Wotan by Garret Schuelke

Wotan by Garret SchuelkeThis collection provides a raw insight into the beggar’s dilemma at the heart of the Capitalist Dream: work hard while your soul withers to earn a second-rate place in the society, or live your dreams without the support of the society. While falling firmly on the side of owning respect rather than items, Schuelke does not shy from revealing the misery of being true to yourself.

This collection contains 15 works, varying in length between a few lines and several pages: some immediately recognisable as poetry; others playing with the line between poetry, free-form narration, and stream-of-consciousness.

I can barely
see a bit of
my dreams
trailing along
behind it.

-Train Dreams

With Train Dreams, Schuelke opens as he means to go on. The dichotomy between industrial potential and the continuation of rote manual labour provides a bleak picture of progress as merely the new heraldries of feudalism. However, the last lines can be read two ways: are the dispossessed drained of dreams? Or are their dreams outside the capitalist perspective of value?

The title work is a peon to going beyond never giving up. Couched in a fusion of post-rock culture and Norse myth, it compares being alive to Odin’s wolves and ravens. You don’t really live if you let them eat you; but it’s no life if all you do is don’t die of it.

The newly hired dishwasher couldn’t handle the morning rush and flamboyantly quit the first hour, leaving a pile that, if it didn’t induce a psychotic version of the blues in your heart, meant you were qualified to go back in time and teach Clint Eastwood lessons on Zen…Took over two hour to plow through it, constantly changing the water, checking the bathrooms, bussing tables left in the most disgusting condition by some of the cleanest looking old farts, while enduring a country station that played the national anthem at noon—same version, no variants—and constantly played a country rap song about a dirt road by some guy who sounded exactly like Boomhauer…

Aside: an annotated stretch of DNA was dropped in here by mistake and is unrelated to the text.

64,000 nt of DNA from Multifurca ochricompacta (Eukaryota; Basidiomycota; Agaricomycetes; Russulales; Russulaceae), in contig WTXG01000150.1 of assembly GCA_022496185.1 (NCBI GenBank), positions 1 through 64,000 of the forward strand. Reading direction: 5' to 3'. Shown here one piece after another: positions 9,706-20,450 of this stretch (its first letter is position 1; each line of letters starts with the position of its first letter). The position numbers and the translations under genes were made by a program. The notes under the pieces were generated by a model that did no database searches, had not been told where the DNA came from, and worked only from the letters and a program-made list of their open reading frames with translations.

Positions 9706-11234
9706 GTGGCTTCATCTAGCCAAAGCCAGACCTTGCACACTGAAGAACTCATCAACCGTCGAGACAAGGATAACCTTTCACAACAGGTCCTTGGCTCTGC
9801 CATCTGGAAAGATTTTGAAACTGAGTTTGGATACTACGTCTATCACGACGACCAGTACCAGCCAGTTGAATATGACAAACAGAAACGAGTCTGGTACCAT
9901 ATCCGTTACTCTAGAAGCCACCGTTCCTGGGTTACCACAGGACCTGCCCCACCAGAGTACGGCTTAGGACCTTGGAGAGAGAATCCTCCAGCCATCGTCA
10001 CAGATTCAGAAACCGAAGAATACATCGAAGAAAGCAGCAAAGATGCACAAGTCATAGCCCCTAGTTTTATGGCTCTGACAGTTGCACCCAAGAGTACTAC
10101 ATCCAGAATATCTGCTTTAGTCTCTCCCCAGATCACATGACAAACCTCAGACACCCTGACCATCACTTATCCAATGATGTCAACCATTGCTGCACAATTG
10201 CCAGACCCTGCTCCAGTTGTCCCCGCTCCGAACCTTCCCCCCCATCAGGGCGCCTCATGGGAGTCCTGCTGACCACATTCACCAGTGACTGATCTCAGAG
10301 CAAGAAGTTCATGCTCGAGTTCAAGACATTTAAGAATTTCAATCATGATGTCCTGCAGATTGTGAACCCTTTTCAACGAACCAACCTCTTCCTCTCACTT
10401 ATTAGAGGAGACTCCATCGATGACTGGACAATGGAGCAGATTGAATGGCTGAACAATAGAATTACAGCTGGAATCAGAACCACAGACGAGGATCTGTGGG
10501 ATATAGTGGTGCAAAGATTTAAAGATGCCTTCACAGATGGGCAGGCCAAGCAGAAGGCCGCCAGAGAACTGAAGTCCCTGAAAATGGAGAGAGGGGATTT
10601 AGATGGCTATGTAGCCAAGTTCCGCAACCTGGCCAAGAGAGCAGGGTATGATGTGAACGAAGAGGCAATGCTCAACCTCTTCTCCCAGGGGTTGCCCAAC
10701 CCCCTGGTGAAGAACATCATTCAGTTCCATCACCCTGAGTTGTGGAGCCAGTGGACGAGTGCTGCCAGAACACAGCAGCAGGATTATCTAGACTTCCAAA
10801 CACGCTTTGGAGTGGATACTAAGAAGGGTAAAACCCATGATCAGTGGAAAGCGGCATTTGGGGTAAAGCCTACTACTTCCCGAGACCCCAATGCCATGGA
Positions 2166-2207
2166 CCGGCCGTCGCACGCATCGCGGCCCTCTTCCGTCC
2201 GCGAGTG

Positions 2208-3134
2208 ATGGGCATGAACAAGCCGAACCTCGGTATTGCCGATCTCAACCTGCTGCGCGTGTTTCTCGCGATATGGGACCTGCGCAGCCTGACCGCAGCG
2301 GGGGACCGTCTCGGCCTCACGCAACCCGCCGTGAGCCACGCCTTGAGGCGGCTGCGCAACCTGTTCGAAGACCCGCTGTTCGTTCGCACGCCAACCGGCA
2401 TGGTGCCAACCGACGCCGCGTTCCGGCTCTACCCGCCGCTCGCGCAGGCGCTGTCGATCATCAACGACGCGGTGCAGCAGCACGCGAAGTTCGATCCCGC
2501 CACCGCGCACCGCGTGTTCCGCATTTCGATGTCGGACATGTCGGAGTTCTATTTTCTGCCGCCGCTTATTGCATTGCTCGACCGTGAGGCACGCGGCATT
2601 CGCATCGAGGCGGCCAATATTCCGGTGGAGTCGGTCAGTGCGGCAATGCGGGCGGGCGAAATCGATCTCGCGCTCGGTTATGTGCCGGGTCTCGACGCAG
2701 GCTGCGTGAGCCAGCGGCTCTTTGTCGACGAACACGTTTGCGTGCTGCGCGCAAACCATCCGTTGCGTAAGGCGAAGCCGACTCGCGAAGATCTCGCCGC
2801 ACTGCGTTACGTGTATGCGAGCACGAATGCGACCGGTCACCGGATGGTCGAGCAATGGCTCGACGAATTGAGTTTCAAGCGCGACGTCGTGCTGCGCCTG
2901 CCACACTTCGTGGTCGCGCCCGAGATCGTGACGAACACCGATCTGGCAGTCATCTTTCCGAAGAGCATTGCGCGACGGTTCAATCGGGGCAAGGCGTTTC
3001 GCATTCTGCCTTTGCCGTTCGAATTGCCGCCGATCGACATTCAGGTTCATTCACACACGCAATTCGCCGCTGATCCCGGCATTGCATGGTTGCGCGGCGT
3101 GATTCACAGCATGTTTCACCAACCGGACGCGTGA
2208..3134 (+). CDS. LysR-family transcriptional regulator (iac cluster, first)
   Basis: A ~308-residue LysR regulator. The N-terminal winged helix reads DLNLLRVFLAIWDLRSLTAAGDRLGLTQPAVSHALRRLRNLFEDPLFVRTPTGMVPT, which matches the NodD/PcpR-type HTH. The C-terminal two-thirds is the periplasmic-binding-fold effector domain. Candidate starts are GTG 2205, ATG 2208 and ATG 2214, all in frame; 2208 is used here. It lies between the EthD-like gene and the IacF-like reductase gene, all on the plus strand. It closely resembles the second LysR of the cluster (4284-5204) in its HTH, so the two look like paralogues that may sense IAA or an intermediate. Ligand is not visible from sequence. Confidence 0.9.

-Capitalist Sketches #2

Some of Schuelke’s word-play seems trite at first glance: how many walls and forums are plastered with ‘ameriKKKan’? But the words built around them question whether it is the message or the crowd that are falling flat. As Underwater Rave-Orgy in Ten Years for Robin Banks states: obvious irony is obvious. If the message seems old, shouldn’t we have listened before now?

Not all the works paint wide swathes of colour on the iniquities of society. Unwanted Sunrises/4 a.m. Birds builds two perspectives on evils of that most personal of systems: the body’s need for rest. Half drug-induced fracture, half insomniac hallucination, it draws the reader into a world where lack of sleep makes you hurt too much to sleep.

The clock is broken, I think I’ll sleep in
The clock is broken, I think I’ll sleep in
I plop on down and make a bed on your couch

-Bed On The Couch

Nestled between the jagged syllables of social excoriation and the profanities of youth, are mellow grenades: works such as Bed On The Couch and Cold Crow Blues present as the simple lyricism of folk music, waiting until the reader has let them in before mentioning in passing how bleak the world is.

For all his desire to show people a world without a mask, Schuelke recognises each person finds their own reality, so it is up to the reader whether they drop of the grid, start building barricades, or read a Batman comic.

Although the most youthful of the free-association did not speak as strongly to me as some of the other work, I really enjoyed this collection. I recommend it to readers seeking an insight into, or common experience of, the choice between physical and spiritual poverty.

I received a free copy of this collection in exchange for a fair review.


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